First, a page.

Cost of Living in Hawaii
A major concern when moving to Hawaii is the cost of living. There’s so much talk about the cost of living in Hawaii and how much more everything costs. True, there are many points to consider when relocating to the islands and you should be aware of how much money you’ll need to make to live comfortable here.
Cost of Housing You’re likely to hear that Hawaii is one of the most expensive places to live. Housing costs are an important factor in choosing whether to relocate to Hawaii and which island you should call home. Housing in Hawaii is usually going to cost you more than living on the mainland. If you’re going to be renting an apartment or a house you can count on spending a minimum of about $1,500 per month. It varies from place to place. For example, you may be able to find a studio apartment in Oahu for around $1,000 per month. That’s just not going to cut it if you have a family, though. Official numbers show that Hawaii was the third most expensive housing market in 2007 (Statistical Abstract of the United States: 2009)
If you’re going to buy a new home in Hawaii, you may fare a bit better. The prices of homes here are still genuinely a bit high, but have dropped drastically over recent years. So if you’re in the position to obtain financing and can purchase instead of rent, you’ll likely be able to find an amazing deal. Some homes are selling for hundreds of thousands of dollars less than they were a few years ago. In time, prices and value will rise again, making it a smart investment for the future.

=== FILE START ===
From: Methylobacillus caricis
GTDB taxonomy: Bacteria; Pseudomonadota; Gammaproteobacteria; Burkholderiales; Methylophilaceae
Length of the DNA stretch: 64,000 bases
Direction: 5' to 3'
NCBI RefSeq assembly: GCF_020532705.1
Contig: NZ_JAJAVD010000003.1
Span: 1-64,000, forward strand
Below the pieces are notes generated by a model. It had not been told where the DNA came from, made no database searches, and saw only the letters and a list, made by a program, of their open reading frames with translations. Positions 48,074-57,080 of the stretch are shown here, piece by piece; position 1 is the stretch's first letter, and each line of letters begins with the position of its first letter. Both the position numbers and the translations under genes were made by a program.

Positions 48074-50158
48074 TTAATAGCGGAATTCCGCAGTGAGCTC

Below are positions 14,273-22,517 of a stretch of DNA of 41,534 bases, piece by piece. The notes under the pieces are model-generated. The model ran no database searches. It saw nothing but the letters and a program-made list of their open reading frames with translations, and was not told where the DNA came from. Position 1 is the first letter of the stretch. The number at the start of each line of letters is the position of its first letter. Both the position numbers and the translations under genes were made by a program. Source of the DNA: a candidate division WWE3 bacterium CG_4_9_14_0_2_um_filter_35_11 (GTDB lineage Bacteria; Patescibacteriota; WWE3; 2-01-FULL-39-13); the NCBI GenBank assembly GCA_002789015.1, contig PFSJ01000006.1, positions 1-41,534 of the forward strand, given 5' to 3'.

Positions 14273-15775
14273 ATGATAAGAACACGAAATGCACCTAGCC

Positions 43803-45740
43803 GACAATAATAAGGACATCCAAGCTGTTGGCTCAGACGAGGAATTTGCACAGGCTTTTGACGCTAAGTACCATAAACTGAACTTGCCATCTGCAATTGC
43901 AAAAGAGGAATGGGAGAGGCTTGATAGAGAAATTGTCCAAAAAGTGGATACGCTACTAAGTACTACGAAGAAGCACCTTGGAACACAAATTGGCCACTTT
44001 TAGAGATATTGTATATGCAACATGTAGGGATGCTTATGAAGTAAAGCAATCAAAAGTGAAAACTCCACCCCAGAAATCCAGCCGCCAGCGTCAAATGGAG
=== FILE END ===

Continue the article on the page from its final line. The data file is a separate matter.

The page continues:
Cost of Utilities If you’re going to be renting, you may be able to find a home or apartment that includes the price of water. However, everything else will almost always be up to you to pay. According to the Hawaiian Electric Company (HECO), the average charge per kilowatthour is about 30 cents. The highest rate is currently just over 34 cents in Molokai and the cheapest just over 20 cents per kilowatthour on the island of Oahu. So, a typical household that uses around 600 kilowatthours per month can expect to pay about $120-$180 each month for electricity. This actually isn’t much higher, if any, than what most people pay on the mainland. If you’re concerned about the costs of electricity, choose to live an area that has a cooler climate on average such as Kailua or Kaneohe. That way, you’re not tempted to run your air conditioner every day.
Cost of Groceries in Hawaii The cost of groceries in Hawaii is quite high. Almost all of the foods you find at the grocery stores are shipped from the mainland. That isn’t they only reason it’s expensive, though. Grocers have to keep the food good and keep larger inventories. Don’t be surprised to walk into a grocery store and pay at least $7 for a gallon of milk or $3 for a cheap, general brand loaf of bread. You can cut back on your cost of living in Hawaii, at least food-wise, by doing a number of things. Be innovative and creative with your food choices…
• Be open to change – If you’re a finicky eater, try to be more open. Buy what’s on sale and buy things that are locally grown or produced.
• Visit the markets – Check out the local farmer markets for deals on some of those locally grown products.
• Shopping – You can often find pretty good deals at places like Costco, Safeway, and Sam’s Club.
• Start a garden – Grow some of your own foods. Heck, get a bread machine and grind your own wheat to make bread at a fraction of retail prices.
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